Mapes did not receive any payment or communications from appellant or his partner. On August 13, Mapes, believing the lease had "expired" and that he was in possession of the property – but acknowledging that he had not notified appellant via postal mail or personal service of any default on the lease – attempted to enter the property. Discovering that "the lock had been changed, " he "drilled the lock" and entered the property, the interior of which he described as "thrashed."

Once inside, he observed "lots of pot, " and called the police. Sheriff's Deputy Matthew Bragunier responded to the call, and, after Mapes "invited" Deputy Bragunier inside to view the marijuana, the deputy called for backup. Agent Bryan Glines of the Narcotics Task Force ("NTF") later arrived.

Mapes testified that he "immediately" consented to the officers entering the property and "allowed" them "access to [the] premises." He explained to them that the tenant had left, and that he had "taken possession" of the property. He signed a consent form after the "second officer" arrived.

Deputy Bragunier testified that, when he responded to Mapes's call, the door to the property was already open[4] and "Mapes was fidgeting with the locks . . . ." From outside the property, Deputy Bragunier did not see any contraband, but he smelled an "overwhelming, strong" scent of unburnt marijuana. According to Deputy Bragunier, Mapes "identified himself as the landlord, the owner of the strip mall" and "invited" the deputy onto the property. When they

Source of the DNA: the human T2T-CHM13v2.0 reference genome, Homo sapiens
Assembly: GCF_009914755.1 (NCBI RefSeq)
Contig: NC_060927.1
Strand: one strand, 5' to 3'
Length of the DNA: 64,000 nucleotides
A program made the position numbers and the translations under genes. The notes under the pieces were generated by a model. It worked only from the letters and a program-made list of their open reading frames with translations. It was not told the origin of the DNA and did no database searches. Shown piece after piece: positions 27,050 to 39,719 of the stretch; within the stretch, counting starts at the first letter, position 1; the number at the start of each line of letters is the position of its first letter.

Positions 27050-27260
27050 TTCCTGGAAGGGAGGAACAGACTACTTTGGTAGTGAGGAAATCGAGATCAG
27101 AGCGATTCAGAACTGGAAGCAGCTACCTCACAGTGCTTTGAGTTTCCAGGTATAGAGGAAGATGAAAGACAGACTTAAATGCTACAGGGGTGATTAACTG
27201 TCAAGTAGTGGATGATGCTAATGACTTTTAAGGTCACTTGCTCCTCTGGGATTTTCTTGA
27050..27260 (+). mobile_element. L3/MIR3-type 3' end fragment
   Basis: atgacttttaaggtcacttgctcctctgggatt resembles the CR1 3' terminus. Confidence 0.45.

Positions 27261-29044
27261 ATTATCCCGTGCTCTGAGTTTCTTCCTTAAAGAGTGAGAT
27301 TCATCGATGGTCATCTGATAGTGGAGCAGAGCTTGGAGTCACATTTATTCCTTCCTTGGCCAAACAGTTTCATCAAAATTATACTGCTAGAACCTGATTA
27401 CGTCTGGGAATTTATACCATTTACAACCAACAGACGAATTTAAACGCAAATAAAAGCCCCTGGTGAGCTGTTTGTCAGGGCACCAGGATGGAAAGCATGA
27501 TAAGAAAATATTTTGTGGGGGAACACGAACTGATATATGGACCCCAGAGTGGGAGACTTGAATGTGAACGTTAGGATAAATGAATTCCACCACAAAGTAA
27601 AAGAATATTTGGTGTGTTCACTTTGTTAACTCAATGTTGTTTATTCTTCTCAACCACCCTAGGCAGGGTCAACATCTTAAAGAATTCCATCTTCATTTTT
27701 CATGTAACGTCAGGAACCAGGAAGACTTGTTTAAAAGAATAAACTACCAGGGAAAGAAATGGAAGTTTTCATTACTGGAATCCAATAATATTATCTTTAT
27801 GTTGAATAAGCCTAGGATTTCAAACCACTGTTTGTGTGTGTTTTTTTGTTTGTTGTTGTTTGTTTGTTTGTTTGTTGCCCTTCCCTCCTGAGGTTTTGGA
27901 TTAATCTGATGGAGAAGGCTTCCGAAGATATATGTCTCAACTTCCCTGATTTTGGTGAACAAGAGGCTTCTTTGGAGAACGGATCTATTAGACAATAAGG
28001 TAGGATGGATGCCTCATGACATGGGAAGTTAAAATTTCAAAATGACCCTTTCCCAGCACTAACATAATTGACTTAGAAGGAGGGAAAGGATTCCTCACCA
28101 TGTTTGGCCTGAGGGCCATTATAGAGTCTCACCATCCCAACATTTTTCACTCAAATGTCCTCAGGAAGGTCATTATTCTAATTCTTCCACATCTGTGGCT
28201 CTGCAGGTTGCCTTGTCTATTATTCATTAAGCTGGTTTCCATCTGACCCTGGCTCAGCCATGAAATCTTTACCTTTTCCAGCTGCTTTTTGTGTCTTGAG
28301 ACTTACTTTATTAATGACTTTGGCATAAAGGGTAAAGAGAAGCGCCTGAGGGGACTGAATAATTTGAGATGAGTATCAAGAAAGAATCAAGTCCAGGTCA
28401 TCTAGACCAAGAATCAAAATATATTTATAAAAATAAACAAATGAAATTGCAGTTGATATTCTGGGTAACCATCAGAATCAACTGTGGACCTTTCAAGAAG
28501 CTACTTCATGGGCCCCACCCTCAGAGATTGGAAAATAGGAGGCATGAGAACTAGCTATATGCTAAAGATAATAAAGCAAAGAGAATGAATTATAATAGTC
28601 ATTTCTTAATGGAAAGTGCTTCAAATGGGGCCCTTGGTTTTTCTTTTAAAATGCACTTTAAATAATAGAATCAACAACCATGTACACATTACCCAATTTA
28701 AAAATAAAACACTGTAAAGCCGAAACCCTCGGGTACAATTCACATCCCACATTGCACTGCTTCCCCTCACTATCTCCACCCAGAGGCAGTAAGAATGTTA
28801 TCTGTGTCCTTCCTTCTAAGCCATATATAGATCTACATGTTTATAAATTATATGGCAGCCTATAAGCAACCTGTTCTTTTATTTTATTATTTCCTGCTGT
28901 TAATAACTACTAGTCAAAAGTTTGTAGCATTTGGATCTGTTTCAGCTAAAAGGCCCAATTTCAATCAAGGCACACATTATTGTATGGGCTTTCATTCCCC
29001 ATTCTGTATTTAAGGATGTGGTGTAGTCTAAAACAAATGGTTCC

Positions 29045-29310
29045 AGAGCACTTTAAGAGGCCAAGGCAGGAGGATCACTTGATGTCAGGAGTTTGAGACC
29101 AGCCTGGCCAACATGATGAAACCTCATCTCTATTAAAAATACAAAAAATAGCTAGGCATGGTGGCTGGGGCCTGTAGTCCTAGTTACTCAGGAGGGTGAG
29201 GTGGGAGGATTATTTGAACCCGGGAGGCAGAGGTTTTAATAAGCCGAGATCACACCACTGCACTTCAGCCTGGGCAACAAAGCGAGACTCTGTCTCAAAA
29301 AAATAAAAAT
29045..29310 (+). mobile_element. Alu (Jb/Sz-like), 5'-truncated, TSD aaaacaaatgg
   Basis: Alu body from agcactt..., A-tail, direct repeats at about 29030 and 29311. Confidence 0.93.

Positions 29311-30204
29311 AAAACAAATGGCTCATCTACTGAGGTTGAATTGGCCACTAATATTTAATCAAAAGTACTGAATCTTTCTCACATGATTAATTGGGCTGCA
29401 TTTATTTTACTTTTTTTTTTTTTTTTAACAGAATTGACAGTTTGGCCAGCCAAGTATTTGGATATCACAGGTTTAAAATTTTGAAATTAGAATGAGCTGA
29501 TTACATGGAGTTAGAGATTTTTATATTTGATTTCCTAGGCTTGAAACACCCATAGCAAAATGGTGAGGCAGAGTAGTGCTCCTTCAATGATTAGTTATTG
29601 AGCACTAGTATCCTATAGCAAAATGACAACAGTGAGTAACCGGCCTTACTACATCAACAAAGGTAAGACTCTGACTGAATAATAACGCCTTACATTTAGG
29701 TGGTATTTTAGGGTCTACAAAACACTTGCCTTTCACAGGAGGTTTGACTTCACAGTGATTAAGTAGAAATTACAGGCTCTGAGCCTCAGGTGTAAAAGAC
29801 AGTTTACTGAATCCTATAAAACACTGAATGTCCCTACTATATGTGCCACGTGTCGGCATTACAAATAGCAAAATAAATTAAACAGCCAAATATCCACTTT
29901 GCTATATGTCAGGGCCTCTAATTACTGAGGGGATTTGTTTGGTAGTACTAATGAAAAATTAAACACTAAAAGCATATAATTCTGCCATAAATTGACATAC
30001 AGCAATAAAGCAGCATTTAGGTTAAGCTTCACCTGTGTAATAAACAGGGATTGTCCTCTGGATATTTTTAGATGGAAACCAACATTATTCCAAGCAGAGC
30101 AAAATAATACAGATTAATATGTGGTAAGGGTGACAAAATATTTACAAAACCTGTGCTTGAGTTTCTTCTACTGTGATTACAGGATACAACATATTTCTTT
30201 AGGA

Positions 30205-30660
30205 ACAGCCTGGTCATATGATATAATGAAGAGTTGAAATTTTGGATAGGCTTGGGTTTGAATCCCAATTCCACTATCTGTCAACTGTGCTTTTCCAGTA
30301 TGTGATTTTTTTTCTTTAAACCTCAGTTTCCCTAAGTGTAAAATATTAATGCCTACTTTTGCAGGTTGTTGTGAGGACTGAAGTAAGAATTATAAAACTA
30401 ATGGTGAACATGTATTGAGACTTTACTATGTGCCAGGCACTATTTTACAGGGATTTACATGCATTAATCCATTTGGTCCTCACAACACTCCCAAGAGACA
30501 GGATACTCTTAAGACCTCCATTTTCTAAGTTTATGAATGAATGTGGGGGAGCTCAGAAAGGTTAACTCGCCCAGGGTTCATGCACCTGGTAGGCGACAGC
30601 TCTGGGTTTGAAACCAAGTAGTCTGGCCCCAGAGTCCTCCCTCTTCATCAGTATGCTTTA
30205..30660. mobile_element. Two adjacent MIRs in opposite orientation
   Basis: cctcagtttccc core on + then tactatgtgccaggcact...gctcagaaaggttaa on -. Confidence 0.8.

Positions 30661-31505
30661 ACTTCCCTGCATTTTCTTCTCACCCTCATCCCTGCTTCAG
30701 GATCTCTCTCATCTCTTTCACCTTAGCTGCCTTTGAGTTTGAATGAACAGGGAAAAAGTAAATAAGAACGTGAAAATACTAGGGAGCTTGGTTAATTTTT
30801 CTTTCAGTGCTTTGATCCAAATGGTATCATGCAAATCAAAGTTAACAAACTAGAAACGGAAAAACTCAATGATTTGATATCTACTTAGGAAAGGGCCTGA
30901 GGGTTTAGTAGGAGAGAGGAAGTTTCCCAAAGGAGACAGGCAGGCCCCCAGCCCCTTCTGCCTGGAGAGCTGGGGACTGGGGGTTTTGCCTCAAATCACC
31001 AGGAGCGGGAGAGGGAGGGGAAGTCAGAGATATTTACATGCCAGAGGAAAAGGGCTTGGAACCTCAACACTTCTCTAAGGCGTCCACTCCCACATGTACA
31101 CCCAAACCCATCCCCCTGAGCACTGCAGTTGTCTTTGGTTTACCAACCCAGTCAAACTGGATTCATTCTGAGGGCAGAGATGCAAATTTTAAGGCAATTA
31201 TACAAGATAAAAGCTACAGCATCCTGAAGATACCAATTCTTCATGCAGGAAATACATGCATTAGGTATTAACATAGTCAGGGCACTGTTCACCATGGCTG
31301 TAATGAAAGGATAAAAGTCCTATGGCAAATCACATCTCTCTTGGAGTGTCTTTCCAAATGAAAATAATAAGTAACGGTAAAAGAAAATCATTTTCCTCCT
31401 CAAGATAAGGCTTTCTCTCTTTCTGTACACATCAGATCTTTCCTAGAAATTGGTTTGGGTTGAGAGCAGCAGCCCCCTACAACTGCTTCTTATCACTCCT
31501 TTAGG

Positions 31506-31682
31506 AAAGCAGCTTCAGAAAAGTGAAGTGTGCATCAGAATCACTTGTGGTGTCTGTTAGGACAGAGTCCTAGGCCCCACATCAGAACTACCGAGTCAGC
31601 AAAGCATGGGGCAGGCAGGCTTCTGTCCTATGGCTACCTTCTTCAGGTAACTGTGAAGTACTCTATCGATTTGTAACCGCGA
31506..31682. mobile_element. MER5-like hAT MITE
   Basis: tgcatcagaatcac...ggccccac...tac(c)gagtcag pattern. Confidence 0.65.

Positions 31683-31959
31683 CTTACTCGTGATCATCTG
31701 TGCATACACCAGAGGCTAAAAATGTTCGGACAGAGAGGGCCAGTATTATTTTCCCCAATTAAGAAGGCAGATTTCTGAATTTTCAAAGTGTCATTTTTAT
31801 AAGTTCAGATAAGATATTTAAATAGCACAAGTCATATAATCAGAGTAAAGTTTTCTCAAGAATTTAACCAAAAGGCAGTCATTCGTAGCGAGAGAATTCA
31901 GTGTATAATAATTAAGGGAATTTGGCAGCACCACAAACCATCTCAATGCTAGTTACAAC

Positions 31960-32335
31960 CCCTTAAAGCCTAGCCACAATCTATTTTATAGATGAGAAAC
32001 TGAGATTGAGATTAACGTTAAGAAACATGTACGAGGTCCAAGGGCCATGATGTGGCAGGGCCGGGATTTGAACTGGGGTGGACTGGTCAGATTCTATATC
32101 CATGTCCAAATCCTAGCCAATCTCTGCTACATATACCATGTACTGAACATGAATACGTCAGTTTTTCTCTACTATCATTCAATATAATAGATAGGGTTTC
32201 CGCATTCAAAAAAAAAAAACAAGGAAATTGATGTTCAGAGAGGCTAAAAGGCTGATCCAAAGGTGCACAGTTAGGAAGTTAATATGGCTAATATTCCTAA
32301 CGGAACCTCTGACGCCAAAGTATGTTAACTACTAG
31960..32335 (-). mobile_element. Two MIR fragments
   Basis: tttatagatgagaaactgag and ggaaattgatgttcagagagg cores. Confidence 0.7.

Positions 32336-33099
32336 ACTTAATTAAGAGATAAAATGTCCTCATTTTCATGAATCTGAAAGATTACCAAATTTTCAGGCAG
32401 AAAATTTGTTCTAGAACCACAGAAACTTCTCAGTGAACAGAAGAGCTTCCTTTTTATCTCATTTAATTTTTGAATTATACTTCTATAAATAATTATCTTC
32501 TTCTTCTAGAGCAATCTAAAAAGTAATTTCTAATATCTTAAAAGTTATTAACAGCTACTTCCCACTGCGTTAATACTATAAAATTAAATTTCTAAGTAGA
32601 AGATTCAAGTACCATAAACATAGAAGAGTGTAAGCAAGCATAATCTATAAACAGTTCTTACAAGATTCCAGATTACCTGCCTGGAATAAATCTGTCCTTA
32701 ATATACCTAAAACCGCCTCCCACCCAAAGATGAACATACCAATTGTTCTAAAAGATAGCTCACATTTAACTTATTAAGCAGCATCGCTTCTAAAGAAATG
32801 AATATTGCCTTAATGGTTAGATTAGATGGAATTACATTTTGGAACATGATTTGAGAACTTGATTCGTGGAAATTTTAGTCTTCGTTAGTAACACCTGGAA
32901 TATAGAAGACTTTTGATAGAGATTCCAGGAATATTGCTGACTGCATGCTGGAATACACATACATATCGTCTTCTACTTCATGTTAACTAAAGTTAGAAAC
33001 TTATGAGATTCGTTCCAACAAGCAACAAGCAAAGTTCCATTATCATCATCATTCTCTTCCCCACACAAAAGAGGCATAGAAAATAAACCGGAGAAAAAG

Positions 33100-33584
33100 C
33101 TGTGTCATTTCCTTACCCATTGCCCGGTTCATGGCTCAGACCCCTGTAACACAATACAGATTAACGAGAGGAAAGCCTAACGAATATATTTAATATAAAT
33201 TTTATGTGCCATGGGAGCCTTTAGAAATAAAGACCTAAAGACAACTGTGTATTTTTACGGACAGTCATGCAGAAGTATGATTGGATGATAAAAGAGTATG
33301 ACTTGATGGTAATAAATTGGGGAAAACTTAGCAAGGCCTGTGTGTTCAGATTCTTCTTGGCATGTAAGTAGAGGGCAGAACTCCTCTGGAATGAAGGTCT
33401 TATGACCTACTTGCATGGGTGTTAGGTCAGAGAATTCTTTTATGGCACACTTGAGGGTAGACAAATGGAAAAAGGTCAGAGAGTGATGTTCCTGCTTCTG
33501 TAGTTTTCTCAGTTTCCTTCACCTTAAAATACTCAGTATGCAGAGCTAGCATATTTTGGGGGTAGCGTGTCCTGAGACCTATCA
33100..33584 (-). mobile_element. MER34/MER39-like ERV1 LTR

entered the threshold, room one, I noticed a bunch of . . . buckets full of potting soil with broken stems. Ah, . . . as we went down the hallway I looked in room number two. Saw numerous, ah, sapling, little youngling (sic) marijuana plants. That's when I immediately exited the premises and contacted NTF.

Agent Glines and his supervising sergeant, Sergeant Kerns, responded. Agent Glines testified that "as soon as I arrived I spoke with Deputy Bragunier" who indicated that he had entered the property and " saw what he believed to be marijuana plants." Agent Glines called the "attorney in [his] office, " who advised him to have Mapes "sign a consent to search form . . . ." The following colloquy ensued between appellant's counsel and Agent Glines:

Q. Did you have an opportunity to speak with the landlord?
A. I did.
Q. Did you understand him to be the landlord, not the tenant?
A. That's correct.
Q. Did he advise you that he forced entry into the . . . building?
A. Ah, I knew he made entry, I wasn't sure . . . if he forced entry. I don't recall if he advised me on how he made entry.
Q. And you . . . took the consent from the landlord, [5] as opposed to the consent from the tenant?
A. Correct. Ah, speaking with the landlord, he advised that the lease ha[d] . . . expired. Therefore, the property was owned by the owner of the property.